A recent New York Times article highlighted an increasing trend in pharmaceutical consumerism. Many drug companies are providing copayment or coinsurance payment assistance. These subsidies now exist “for about half of the top 100 brand-name drugs sold in this country,” according to health analyst Richard Evans of Sector & Sovereign Research. Some patients receive copayment cards or coupons from their physicians while others find them on the internet .
In mid-2006, pharmaceutical companies introduced coupons to reduce beneficiaries’ out-of-pocket costs for expensive drugs. The “pharmaceutical subsidies” act as a counter-incentive, steering patients toward more expensive drugs–which wind up costing the consumer less– or zero–out-of-pocket. As a result, the use of pharmaceutical copayment cards or coupons has tripled since their inception.
According to the NY Times, “[d]rug companies say the [copayment assistance] plans help some patients afford medicines that they otherwise could not.” However, this seemingly altruistic explanation rings–shall we say– like something less than the entire truth. For starters, these coupons are widely available on the internet and physicians who distribute the cards do not screen patients for financial need. As the NYTimes reports,
Executives at Medicis, the company that sells Solodyn, have told investors that the co-payment card is used by an “overwhelming majority” of patients, and is largely responsible for doubling use of the drug, to 26,000 prescriptions a week.
That sounds like brilliant marketing, not need-based financial assistance.
Also, when we think of those who are most in need, we often think (rightly or wrongly) of the uninsured, the poor and the elderly none of whom benefit from the pharmaceutical subsidy! As the Amgen First Step Program website states, it is “a medical benefit co-pay coupon program to help commercially insured eligible patients with their deductible, co-insurance, and/or co-pay requirements” for listed drugs. Excluded from the program are the uninsured or those in publicly funded health insurance plans.
It is unsurprising that the uninsured are excluded from participation. According to Joshua Schimmer, a biotechnology analyst, “it seems the best strategy for a pharmaceutical company is to price their drug as high as they possibly can and offer that co-pay assistance broadly.” For example, over the past five years, Jazz Pharmaceuticals has quadrupled the price of its narcolepsy drug Xyrem, while increasing copayment assistance to a maximum $1,200 a month. In order for the pricing system to work, pharmaceutical companies rely on consumers to choose the subsidized drug and insurers to foot the increased bill.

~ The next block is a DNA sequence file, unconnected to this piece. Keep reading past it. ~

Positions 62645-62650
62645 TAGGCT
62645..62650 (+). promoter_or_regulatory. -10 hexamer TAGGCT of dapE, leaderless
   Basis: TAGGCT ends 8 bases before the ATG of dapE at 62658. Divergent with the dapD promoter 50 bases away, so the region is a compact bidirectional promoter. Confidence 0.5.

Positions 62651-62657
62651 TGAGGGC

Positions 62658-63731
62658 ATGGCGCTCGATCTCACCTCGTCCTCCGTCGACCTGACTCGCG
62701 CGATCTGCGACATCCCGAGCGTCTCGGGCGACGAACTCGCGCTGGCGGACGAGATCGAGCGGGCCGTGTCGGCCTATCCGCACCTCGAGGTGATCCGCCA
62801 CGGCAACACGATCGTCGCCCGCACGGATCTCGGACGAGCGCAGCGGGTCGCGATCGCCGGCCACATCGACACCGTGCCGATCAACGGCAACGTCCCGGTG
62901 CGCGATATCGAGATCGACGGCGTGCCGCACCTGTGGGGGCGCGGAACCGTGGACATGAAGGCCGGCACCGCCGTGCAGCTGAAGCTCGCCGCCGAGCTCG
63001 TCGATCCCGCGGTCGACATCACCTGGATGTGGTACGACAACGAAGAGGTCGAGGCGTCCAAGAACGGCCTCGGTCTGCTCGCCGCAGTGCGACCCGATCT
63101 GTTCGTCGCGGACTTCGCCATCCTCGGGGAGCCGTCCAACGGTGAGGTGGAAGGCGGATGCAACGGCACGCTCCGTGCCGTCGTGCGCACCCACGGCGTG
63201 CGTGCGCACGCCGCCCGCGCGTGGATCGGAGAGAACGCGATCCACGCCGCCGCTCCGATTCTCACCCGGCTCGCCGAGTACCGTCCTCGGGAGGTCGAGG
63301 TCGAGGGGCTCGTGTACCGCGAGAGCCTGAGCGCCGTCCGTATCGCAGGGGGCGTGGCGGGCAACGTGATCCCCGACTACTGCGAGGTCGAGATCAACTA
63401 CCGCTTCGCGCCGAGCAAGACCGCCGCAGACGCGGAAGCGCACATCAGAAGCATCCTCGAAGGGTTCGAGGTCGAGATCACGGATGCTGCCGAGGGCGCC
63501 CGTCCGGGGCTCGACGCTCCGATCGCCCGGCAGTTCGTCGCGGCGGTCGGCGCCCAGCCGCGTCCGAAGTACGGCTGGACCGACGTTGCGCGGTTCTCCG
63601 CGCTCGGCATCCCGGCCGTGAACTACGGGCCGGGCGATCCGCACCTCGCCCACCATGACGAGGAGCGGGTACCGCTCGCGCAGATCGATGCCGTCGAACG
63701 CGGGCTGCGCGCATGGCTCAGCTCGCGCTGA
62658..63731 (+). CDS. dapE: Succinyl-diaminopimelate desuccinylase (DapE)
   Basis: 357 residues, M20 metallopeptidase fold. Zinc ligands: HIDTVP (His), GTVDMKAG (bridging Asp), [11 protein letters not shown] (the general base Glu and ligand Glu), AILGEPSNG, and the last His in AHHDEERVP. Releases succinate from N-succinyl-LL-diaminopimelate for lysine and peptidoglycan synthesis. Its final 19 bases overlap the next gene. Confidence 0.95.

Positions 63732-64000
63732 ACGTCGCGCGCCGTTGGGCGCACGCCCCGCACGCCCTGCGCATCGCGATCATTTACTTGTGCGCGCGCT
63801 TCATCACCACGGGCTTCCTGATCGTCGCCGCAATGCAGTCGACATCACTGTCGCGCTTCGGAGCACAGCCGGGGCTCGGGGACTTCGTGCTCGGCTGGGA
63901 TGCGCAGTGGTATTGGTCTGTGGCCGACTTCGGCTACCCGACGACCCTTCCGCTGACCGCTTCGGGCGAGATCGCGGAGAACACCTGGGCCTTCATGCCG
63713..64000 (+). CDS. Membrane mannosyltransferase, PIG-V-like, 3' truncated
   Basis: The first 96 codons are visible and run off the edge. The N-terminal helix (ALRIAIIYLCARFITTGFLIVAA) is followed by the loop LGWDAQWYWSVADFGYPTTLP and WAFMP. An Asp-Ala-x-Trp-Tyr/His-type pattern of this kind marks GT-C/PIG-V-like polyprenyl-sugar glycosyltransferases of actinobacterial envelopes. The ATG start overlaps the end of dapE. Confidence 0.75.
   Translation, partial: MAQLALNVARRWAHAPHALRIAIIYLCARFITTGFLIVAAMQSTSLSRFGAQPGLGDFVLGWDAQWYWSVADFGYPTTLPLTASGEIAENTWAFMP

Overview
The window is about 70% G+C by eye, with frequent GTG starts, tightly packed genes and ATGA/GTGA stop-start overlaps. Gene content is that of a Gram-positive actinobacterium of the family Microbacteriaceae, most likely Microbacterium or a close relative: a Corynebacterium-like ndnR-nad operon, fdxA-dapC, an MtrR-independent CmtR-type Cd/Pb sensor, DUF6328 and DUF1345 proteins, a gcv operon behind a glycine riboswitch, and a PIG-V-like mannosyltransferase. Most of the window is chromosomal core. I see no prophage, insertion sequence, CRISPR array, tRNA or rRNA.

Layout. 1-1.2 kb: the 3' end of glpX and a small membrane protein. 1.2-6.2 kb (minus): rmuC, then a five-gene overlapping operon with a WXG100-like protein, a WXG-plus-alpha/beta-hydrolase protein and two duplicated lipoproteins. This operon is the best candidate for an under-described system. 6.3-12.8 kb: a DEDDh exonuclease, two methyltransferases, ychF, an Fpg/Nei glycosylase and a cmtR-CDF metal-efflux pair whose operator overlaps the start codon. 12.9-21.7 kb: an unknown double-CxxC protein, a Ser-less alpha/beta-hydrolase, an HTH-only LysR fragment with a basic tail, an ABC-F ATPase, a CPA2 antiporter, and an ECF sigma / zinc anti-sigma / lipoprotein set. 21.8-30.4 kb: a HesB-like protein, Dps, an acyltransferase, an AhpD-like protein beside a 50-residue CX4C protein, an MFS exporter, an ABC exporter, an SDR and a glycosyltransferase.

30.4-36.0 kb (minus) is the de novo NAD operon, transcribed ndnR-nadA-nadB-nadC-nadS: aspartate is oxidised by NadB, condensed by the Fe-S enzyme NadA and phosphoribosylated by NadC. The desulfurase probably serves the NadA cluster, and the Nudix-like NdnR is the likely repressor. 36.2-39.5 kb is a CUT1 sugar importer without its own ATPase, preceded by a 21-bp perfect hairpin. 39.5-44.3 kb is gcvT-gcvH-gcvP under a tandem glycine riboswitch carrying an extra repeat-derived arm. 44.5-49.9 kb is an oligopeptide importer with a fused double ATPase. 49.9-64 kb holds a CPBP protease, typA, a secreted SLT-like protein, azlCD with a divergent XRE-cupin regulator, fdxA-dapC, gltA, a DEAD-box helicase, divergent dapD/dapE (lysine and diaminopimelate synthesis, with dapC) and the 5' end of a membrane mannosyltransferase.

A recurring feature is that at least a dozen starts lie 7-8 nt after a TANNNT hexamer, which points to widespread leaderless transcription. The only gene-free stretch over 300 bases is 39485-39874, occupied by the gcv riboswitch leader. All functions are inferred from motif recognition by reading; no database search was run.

It is likewise unsurprising that the publicly insured are excluded, but for a very different reason; to offer subsidies to Medicare or Medicaid patients would be illegal. Under 42 U.S.C. § 1320a-7b (1),(2) , the knowing and willful offer, payment, or receipt of any remuneration in return for the purchase of any good “for which payment may be made in whole or in part under a Federal health care program” is a felony punishable by up to $25,000 or five years imprisonment. Illegal remuneration includes “waiver of coinsurance and deductible amounts (or any part thereof)…” ( § 1320a-7a (i)(6) ).
The pharmaceutical copay cards and coupons are a big problem. First, they circumvent the cost sharing structures established by health insurance plans, raising systemic health costs. As the NYTimes reported:
“The member is somewhat insulated from the cost of the prescription,” said Kevin Slavik, senior director of pharmacy at the Health Care Service Corporation, which runs Blue Cross and Blue Shield plans in Illinois and three other states. “In essence, it drives up the total cost of providing the prescription benefit.”
That increased cost is passed on to the privately insured in the form of increased premiums and to the public through increased taxes. As Eileen Wood, vice president of the Capital District Physicians’ Health Plan, told NPR in 2009:
those coupons come with a consequence. If everyone started using coupons to get the more expensive drugs, “we’d have to raise premiums,” she says. “There’s no question about that.”
Furthermore, publicly funded plans must also pay the increased price of prescription drug benefit, which is passed on to taxpayers. Any benefit to the coupon user in the form of reduced out-of-pocket expenses is diminished by higher premiums and taxes. In the final analysis, the only real beneficiaries of these “pharmaceutical subsidies” are the drug companies who offer them.
This issue is not one that is likely to disappear. Currently, Massachusetts is the only state that does not allow pharmaceutical coupons; it is possible that other states or the federal government will follow suit. As for insurers, some may begin requiring patients to try generic drugs first, as Capital District Physicians’ Health Plan has, or simply drop coverage of these drugs altogether. Either way, drug company coupons will remain a topic to watch in 2011.
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